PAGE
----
Feeling less like a GTA title in its own right, and much more like a port of a DS title to the PSP (has the world gone topsy turvy!?) Chinatown Wars is still a must have for owners of either handheld system. We reviewed the DS version when it came out earlier this year, and now the good folk at Take 2 and Rockstar games have flung a fresh UMD our way. The differences are subtle, and much of the action is just a slap-bang reproduction, but when you're working off such great source material, it's pretty difficult to fail.
To cut a long, previously-told story short, you play as Huang Lee, a Chinese playboy who heads to Liberty City following the death of his father. Huang is to meet up with his uncle and hand over a certain sword - a legacy from his father and a symbol of leadership among the gangs that run the city. Touching down at the airport, Huang is jumped by a crew who steal the sword and leave him for dead. The game starts as Huang kicks his way out of a car that has plunged into the frigid harbour of Liberty City.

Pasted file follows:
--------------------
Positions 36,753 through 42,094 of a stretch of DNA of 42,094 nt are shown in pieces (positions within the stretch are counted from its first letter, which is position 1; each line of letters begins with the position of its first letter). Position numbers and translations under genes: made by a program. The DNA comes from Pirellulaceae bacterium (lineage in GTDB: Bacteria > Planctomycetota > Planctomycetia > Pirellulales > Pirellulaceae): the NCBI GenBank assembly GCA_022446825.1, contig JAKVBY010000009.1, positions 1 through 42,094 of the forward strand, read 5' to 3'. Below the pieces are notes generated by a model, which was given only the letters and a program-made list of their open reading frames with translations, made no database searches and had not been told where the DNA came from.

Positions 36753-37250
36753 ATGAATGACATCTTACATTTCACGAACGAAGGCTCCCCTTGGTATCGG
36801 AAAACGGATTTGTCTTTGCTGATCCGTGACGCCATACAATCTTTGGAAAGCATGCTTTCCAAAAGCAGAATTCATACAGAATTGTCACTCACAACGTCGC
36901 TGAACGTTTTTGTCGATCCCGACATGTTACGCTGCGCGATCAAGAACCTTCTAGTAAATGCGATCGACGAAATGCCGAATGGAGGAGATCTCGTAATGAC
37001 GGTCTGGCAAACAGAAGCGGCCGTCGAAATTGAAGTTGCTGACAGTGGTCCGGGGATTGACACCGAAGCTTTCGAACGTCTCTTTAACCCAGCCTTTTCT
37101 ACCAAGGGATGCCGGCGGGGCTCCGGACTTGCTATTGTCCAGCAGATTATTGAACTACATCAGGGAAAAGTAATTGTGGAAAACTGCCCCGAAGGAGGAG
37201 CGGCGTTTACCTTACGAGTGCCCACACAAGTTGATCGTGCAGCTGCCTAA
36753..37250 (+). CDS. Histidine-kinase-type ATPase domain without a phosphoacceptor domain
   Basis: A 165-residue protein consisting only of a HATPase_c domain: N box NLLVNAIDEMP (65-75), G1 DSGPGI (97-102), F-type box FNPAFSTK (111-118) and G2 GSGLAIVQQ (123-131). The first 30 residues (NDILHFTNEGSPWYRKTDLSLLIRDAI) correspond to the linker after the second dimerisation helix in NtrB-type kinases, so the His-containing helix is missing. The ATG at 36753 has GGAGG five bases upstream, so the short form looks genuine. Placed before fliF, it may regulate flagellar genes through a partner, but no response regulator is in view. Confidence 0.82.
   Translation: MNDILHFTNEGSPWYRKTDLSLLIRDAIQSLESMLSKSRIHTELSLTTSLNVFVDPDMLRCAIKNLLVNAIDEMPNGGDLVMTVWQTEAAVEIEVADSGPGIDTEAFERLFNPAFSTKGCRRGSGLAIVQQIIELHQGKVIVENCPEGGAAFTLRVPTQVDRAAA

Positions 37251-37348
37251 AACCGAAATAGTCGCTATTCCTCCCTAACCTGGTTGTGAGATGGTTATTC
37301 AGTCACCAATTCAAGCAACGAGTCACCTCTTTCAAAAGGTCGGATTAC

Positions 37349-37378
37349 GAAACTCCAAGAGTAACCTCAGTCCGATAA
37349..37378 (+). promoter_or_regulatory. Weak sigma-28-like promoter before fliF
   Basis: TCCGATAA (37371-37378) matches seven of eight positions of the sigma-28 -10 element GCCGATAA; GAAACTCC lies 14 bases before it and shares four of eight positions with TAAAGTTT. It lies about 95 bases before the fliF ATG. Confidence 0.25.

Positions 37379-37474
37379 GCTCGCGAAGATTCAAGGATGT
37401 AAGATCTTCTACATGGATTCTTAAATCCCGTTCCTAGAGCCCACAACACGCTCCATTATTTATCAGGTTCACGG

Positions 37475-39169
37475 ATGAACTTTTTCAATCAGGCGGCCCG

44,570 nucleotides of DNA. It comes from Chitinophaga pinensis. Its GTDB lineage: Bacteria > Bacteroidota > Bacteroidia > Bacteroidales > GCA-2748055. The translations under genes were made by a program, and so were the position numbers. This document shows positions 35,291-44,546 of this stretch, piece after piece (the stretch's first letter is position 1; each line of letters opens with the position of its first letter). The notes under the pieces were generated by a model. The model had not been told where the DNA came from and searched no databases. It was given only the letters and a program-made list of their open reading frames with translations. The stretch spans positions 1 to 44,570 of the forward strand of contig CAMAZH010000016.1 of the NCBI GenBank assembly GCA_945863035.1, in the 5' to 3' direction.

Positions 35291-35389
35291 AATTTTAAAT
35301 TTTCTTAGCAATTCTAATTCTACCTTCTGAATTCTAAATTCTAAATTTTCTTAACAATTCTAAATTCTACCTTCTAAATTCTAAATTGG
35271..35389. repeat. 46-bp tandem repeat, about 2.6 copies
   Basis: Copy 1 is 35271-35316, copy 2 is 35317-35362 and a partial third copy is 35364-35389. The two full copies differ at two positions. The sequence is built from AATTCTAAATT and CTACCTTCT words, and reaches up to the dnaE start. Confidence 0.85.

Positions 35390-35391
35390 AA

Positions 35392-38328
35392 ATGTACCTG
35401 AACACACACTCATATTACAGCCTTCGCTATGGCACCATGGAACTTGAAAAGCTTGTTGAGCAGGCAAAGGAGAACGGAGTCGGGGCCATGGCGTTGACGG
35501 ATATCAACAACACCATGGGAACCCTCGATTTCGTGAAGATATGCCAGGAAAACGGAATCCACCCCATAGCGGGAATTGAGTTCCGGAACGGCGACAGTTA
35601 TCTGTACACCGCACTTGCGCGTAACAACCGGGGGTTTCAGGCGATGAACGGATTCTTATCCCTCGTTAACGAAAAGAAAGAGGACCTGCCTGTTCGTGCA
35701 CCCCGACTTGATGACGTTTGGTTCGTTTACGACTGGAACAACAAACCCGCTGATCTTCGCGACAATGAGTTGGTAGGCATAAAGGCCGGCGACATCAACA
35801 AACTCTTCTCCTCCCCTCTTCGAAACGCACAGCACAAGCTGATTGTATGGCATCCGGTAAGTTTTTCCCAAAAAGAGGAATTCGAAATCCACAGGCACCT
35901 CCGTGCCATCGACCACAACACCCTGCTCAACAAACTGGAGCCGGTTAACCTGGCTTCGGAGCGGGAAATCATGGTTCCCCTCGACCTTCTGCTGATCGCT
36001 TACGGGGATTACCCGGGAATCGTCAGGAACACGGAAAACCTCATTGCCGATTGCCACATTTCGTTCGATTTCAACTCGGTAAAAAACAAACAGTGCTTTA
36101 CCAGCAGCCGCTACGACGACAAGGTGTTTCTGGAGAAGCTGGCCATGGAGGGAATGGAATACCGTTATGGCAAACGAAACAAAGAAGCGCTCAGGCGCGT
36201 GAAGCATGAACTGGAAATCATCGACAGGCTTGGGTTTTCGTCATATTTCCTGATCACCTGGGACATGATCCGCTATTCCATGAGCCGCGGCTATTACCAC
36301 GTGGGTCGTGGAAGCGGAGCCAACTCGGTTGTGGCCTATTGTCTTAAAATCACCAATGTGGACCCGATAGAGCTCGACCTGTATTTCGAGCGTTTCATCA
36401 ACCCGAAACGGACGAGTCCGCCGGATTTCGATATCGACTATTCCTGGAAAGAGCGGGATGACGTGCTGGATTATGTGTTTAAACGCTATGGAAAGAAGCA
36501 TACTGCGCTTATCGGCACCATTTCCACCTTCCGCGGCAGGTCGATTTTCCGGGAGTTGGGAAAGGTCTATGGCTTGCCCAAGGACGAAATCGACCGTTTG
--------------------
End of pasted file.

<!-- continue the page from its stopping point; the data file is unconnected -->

As I watched the car go into the water, I started metaphorically feeling around at the side of the PSP looking for a stylus. That is to say, I wondered how things would have been changed up when it came to kicking out the window. Pressing L and R alternately lets Huang escape the vehicle; in the DS version, you'd have tapped the touch screen. This is probably as good an example as any of how the touchscreen functionality in the original (which was so so good) has been stripped to fit the different machine.
So is that a good thing or a bad thing? Probably neither. Each system has its own quirks, and while the touch screen of the DS really made Chinatown Wars a joy to play - twisting a screwdriver in an ignition, one touch course plotting on your GPS, touch placement of molotovs - not that much has been lost by converting each of those actions to the PSP's buttons and joystick. Some of the actions are a little more cumbersome, but I'm aware that it could be my familiarity with the DS title (which I have played to death) rather than any real issue with the PSP's controls.